Striving to save lives in the operating room

Graham Cooks

05/18/2016 |

Since discovering its scientific wonders as a graduate student in South Africa 50 years ago, R. Graham Cooks has dedicated himself to bringing mass spectrometry to the masses. Now the same technology that he’s perfected to identify pesticides on grocery store vegetables and to detect explosives in luggage could soon be saving lives in the operating room.

In 2014, Cooks and his collaborators at Harvard University announced that a Purdue-designed mass spectrometer to help brain surgeons test and more precisely remove cancerous tissue was successfully used during surgery. Earlier this year, he began collaborating with Dr. Aaron Cohen-Gadol, a surgeon, and Dr. Eyas Hattab, a pathologist, both at Indiana University School of Medicine, in order to establish a database for evaluating different states and grades of brain tumors.

“We’re hoping to get this as a standard of care with mass spectrometry being used during neurosurgery,” says Cooks, the Henry Bohn Hass Distinguished Professor of Chemistry and a newly elected member of the National Academy of Sciences.

Typically during brain surgery, a surgeon must remove tissue and then send samples to a pathology lab for review, a time-consuming and challenging process. “Brain tumor tissue looks very similar to healthy brain tissue, and it is very difficult to determine where the tumor ends and the normal tissue begins,” Cooks says.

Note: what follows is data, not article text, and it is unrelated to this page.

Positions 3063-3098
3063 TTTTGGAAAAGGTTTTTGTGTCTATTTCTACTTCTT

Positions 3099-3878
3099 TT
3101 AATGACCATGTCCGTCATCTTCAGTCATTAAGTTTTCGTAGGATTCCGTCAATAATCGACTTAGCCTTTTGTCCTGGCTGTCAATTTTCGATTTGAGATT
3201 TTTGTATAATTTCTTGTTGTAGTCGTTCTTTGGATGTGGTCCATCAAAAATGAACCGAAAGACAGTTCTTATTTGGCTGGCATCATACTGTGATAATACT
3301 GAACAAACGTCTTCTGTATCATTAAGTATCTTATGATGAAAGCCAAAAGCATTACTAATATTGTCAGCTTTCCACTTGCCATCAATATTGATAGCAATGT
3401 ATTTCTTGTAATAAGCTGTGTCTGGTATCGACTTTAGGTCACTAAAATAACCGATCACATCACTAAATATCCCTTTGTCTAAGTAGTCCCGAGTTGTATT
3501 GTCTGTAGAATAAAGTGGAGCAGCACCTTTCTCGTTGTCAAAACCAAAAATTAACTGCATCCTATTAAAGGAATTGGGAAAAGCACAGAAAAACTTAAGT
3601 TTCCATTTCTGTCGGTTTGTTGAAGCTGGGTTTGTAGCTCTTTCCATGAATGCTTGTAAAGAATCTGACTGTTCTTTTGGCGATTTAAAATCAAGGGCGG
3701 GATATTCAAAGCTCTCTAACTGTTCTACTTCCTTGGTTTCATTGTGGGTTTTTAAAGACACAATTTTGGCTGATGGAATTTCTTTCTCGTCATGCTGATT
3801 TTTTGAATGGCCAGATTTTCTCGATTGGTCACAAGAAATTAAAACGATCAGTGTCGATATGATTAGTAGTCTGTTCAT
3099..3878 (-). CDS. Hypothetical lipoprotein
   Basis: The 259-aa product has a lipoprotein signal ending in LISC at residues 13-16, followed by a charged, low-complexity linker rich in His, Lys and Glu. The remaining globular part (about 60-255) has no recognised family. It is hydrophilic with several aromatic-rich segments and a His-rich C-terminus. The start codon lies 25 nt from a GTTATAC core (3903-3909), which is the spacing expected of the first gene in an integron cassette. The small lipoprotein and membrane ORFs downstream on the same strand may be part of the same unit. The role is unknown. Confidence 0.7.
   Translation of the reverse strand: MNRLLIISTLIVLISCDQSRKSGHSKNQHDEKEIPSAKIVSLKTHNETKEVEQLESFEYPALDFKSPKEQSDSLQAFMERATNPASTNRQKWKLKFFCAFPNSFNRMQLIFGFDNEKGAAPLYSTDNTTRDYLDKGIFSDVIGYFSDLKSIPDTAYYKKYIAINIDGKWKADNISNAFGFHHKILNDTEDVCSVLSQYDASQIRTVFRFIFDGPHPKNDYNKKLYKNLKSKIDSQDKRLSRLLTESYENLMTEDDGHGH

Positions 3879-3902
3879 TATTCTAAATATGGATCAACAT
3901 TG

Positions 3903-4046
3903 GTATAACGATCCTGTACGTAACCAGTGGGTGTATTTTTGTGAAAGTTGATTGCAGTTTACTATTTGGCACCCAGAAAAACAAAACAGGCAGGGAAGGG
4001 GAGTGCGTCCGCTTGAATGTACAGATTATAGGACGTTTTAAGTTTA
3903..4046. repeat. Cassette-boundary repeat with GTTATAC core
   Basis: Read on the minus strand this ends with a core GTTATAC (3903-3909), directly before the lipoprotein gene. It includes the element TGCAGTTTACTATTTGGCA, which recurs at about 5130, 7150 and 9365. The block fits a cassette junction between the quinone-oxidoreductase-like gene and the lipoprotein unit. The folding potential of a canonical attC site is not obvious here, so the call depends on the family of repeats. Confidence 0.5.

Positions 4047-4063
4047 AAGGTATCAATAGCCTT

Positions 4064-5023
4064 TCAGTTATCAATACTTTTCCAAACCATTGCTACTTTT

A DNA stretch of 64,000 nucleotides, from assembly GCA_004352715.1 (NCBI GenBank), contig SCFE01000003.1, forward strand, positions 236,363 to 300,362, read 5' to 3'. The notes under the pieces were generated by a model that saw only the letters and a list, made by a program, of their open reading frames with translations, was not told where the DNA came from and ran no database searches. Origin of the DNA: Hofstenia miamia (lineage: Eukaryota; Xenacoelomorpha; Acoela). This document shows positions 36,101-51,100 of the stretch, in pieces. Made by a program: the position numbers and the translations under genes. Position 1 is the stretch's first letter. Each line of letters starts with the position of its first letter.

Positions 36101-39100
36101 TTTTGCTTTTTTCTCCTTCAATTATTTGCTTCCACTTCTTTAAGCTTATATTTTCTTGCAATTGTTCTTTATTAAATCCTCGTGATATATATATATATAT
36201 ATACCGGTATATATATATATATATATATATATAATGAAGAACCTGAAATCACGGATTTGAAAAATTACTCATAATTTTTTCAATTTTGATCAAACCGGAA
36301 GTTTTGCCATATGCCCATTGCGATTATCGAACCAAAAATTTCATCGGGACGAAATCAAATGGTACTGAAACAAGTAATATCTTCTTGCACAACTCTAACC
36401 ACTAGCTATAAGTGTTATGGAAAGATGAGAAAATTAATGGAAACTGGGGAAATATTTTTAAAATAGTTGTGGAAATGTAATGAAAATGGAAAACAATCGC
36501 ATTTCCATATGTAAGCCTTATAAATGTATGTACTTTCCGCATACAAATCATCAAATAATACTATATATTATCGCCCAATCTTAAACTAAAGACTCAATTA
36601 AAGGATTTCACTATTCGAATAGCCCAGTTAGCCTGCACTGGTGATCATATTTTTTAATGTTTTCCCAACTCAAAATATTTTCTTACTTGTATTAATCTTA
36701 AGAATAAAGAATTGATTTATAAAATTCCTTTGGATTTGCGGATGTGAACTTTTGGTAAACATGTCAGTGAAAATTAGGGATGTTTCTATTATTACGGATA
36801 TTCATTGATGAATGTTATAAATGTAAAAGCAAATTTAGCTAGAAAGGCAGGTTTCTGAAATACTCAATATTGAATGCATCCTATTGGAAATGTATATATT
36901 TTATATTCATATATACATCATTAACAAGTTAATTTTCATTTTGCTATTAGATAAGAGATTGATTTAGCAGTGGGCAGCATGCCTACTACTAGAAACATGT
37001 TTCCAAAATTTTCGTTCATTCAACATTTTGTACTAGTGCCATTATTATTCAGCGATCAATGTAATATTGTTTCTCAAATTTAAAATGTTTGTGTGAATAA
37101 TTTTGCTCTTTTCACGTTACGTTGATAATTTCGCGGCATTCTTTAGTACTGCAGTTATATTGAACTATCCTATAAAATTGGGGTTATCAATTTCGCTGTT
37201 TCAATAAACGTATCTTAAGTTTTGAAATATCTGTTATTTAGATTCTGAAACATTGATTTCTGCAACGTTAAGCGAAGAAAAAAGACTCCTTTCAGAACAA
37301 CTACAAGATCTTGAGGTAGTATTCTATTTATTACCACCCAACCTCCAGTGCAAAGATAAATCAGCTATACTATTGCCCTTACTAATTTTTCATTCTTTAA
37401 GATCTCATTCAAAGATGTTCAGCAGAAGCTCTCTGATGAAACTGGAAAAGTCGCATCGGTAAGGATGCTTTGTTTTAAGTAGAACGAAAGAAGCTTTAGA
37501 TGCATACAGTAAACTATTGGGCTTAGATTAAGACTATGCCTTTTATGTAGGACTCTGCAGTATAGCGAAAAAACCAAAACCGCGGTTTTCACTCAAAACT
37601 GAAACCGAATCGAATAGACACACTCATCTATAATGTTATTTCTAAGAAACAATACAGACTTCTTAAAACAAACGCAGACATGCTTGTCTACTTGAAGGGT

“In the brain, a few millimeters of tissue can mean the difference between normal and impaired function. Molecular information should help a surgeon to precisely and comprehensively remove the cancer.”

The new tool sprays a microscopic stream of charged solvent onto the tissue surface to gather information about its molecular makeup, producing a color-coded image that reveals the location, nature and concentration of tumor cells. Within seconds, surgeons can detect residual cancerous tissue that otherwise may have been left behind.

Cooks’ work is especially promising for gliomas — aggressive, fast-growing brain tumors that usually return because surgeons simply can’t locate and remove all the cancerous cells. “These usually have dreadful outcomes, and the fact that there is so often recurrence can be traced back to the fact that margins are really, really difficult,” he says. “I think it’s fair to say that there’s a lot of enthusiasm for using molecular pathology tools in the operating room.”

– Angie Roberts

Above: Graham Cooks (photo by Vincent Walter)